In the following, we first present experimental tuning properties of the hybrid silicon-organic free-space modulators when a DC voltage Veo is applied to the interdigitated electrodes uniformly across the entire array (fRF = 0). In Fig. 3a–f we report the experimental results for operation on a quasi-BIC mode engineered in the C- or L-telecom band with geometrical dimensions as defined in the inset of Fig. 2a. These dimensions depend on a geometrical scaling parameter α as follows: W = 1.32 × α μm, L = 1.4 μm, Da = 2 × 0.33 × α μm, Db = 2 × 0.11 × α μm, d = 0.66 × α μm, and provided in Methods. A particular feature of the quasi-BIC mode is that its Q factor is highly dependent on the asymmetry angle θ: in the absence of material losses, the quality factor increases toward infinity in the limit of θ = 0. We report in Supplementary Fig. S4 the simulated dependence of the transmission on θ for the fabricated structures. Noting that in the presence of losses, at high-Q factors the resonance depth also decreases (eventually leading to less intensity modulation), we choose θ = 15° and 25°. We confirm by experiment the expected increase of quality factor when reducing the angle from θ = 25° (Q = 212 and Q = 320 for α = 0.7 and α = 0.725, respectively) to θ = 15° (Q = 357 and Q = 557 for α = 0.7 and α = 0.725, respectively), see Fig. 3g. The measurements were performed on structures similar to Fig. 2c prior to the electric field poling of the devices. Furthermore, the measured redshift of the resonance with decreasing θ is well reproduced by our simulations. In Fig. 3c we report the DC tuning characteristics of the modulator based on quasi-BIC modes as a function of applied voltage Veo of the structure with α = 0.7 and θ = 25°, after the non-linearity of the electro-optic molecules is established by the electric field poling. First, we observe at Veo = 0 V a shift of the resonant wavelength by 12 nm in the poled sample ($${\lambda }_{{{{{{{{\rm{res}}}}}}}}}=1540$$ nm) compared to the unpoled sample ($${\lambda }_{{{{{{{{\rm{res}}}}}}}}}=1528$$ nm). The experimental Q factor of the poled sample is Q = 276. Second, we find that under an applied voltage change from Veo = 100 V to Veo = −100 V, the resonance shifts linearly with applied voltage, as expected (according to $$\frac{{{\Delta }}{\lambda }_{{{{{{{{\rm{res}}}}}}}}}}{{\lambda }_{{{{{{{{\rm{res}}}}}}}}}}=-\frac{1}{2}{n}_{{{{{{{{\rm{mat}}}}}}}}}^{2}{r}_{33}E{{{\Gamma }}}_{c}$$, with $$E=\frac{{V}_{{{{{{{{\rm{eo}}}}}}}}}}{L}$$) up to a maximum of $${{\Delta }}{\lambda }_{\max }=11$$ nm, which suffices to satisfy $${{\Delta }}{\omega }_{{{{{{{{\rm{eo,100V}}}}}}}}}-{{\Delta }}{\omega }_{{{{{{{{\rm{eo,-100V}}}}}}}}} \sim 2\times \delta {\omega }_{{{{{{{{\rm{res}}}}}}}}}\ge \delta {\omega }_{{{{{{{{\rm{res}}}}}}}}}$$ (see inset). We introduce the switching voltage Vswitch as a figure of merit that quantifies the voltage that is necessary to switch the transmission between its maximal and its minimal value (which corresponds conceptually to the widely used Vπ). We find a Vswitch = 100 V to be sufficient to tune the absolute intensity transmitted through the sample at a chosen operation wavelength λOP between its minimum at $${T}_{\min }=30 \%$$ and its maximum at $${T}_{\max }=90 \%$$ of its maximum value (shown also in Fig. 3h). This corresponds to a maximal modulation depth $${\eta }_{\max }=\frac{{{\Delta }}T}{{T}_{\max }}=67 \%$$, where $${{\Delta }}T={T}_{\max }-{T}_{\min }$$ is the total modulation change. This corresponds to an extinction ratio (ER) of 4.7 dB. In a second example shown in Fig. 3f, we choose to operate on the narrower resonance present when θ = 15° and α = 0.725. In this case, we report a maximal tuning of the resonance by $${{\Delta }}{\lambda }_{\max }=10$$ nm, which corresponds to a $${{\Delta }}{\omega }_{eo,100V}-{{\Delta }}{\omega }_{eo,-100V} \sim 3.46\times \delta {\omega }_{{{{{{{{\rm{res}}}}}}}}}\ge \delta {\omega }_{{{{{{{{\rm{res}}}}}}}}}$$. Also in this case, at Veo = 0 V we observe a shift of the resonant wavelength by 11.6 nm of the poled sample ($${\lambda }_{{{{{{{{\rm{res}}}}}}}}}=1594$$ nm) compared to the unpoled sample ($${\lambda }_{{{{{{{{\rm{res}}}}}}}}}=1582.4$$ nm). The Q factor of the poled sample is Q = 550. Importantly, in this case, because of the higher Q factor, a voltage change of only Veo = 60 V or Veo = −60 V suffices to fully tune through the entire resonance (see inset). Consequently, we find that a voltage Vswitch = 60 V is sufficient to switch the absolute intensity transmitted through the sample between its minimum at 60% and its maximum at 100% of its maximum value. In this case, $${\eta }_{\max }=40 \%$$, see Fig. 3h.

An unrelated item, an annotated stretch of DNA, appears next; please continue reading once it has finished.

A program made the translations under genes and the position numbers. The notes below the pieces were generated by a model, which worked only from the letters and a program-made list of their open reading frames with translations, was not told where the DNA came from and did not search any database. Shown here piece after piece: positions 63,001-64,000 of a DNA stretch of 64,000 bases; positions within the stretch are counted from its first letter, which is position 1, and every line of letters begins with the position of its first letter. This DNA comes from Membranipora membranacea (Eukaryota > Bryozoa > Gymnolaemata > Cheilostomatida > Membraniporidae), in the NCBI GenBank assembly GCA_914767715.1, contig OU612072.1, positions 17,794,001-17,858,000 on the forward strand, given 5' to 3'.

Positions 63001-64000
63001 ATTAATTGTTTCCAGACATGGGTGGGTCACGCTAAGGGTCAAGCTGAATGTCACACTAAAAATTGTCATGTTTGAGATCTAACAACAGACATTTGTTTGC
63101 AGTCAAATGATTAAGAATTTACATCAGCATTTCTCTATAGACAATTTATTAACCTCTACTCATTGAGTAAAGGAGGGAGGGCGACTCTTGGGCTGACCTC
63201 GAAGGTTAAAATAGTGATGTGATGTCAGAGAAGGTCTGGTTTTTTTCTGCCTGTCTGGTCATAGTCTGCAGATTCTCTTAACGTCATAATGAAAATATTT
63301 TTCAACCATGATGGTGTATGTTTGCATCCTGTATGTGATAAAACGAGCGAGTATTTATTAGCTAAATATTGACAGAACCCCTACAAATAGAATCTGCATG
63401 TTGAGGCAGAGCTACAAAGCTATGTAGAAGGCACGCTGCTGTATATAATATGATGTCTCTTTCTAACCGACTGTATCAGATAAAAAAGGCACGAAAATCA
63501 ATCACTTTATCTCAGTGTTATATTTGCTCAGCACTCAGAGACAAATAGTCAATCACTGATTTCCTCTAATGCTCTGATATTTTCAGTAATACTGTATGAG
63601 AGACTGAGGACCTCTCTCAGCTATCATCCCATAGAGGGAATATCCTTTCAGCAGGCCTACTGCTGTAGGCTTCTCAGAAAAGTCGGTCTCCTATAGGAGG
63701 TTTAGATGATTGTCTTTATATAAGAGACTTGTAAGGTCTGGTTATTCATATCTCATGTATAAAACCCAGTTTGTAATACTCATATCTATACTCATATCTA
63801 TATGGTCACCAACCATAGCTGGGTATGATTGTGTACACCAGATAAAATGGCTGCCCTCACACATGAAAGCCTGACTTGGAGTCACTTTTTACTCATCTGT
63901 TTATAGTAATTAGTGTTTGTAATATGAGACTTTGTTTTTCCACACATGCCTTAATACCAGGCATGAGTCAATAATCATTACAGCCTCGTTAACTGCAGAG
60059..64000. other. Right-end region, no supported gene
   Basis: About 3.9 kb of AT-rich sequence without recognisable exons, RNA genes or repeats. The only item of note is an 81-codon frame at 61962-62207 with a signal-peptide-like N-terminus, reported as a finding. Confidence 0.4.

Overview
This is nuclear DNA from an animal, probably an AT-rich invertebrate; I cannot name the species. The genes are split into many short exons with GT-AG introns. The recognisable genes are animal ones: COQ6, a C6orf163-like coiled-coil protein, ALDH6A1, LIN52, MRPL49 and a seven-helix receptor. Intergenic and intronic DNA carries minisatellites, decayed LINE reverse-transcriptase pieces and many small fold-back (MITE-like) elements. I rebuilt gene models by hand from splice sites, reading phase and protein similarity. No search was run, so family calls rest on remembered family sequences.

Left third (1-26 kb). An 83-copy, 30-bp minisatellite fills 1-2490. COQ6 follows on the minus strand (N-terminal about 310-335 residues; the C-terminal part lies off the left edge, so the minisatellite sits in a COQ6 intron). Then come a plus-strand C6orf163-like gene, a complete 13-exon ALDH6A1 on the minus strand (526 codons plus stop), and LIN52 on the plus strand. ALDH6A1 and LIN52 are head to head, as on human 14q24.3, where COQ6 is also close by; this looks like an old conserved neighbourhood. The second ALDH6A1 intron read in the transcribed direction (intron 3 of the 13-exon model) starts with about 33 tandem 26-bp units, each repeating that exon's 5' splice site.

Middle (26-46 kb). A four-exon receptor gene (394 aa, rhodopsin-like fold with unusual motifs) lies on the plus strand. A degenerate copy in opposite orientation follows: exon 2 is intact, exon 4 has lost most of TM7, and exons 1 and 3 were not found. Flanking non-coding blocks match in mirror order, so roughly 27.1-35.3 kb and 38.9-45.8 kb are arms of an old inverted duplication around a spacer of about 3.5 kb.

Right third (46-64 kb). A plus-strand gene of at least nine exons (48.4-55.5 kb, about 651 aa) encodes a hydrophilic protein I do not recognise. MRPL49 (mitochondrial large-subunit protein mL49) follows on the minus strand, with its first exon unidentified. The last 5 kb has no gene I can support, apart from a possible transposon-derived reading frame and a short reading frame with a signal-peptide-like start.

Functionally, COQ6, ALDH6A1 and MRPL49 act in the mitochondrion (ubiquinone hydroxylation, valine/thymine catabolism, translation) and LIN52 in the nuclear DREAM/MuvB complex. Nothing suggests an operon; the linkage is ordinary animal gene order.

To contrast these two examples, we now analyze in Fig. 3i–k the DC tuning behavior when we operate the elliptical resonators on the GMR modes introduced in Fig. 2d, f with geometrical dimensions (W = 1.4 μm, L = 1.32 × α μm, Da = 2 × 0.33 × α μm, Db = 2 × 0.11 × α μm, d = 0.66 × α μm) as provided in the Methods. We find from both experiments and simulations a much broader resonance with an experimental Q = 37, where a voltage change of Veo = 100 V to Veo = −100 V tunes the resonant wavelength over a maximal range of $${{\Delta }}{\lambda }_{\max }=20$$ nm. This value is approximately twice larger than what we find for the quasi-BIC modes, and can be attributed to a more efficient interaction enabled by the r33 electro-optic coefficient due to higher alignment of the nearfield of the nanoresonators with the tuning field (see side-by-side mode profiles and poling/tuning field simulations in Supplementary Fig. S3). However, the broad linewidth of the resonance would require a Vswitch larger than 100 V, thereby demonstrating that GMR can be utilized in scenarios where a large tuning of broad resonances is preferred over a large intensity modulation, as may be the case of modulating broadband emission. Notably, the achieved tuning is approximately twice as larger as previous reports that investigated GMR inside a single organic layer from JRD1:PMMA24, thereby underlining the relevance of sub-wavelength resonators for high-performance free-space modulators.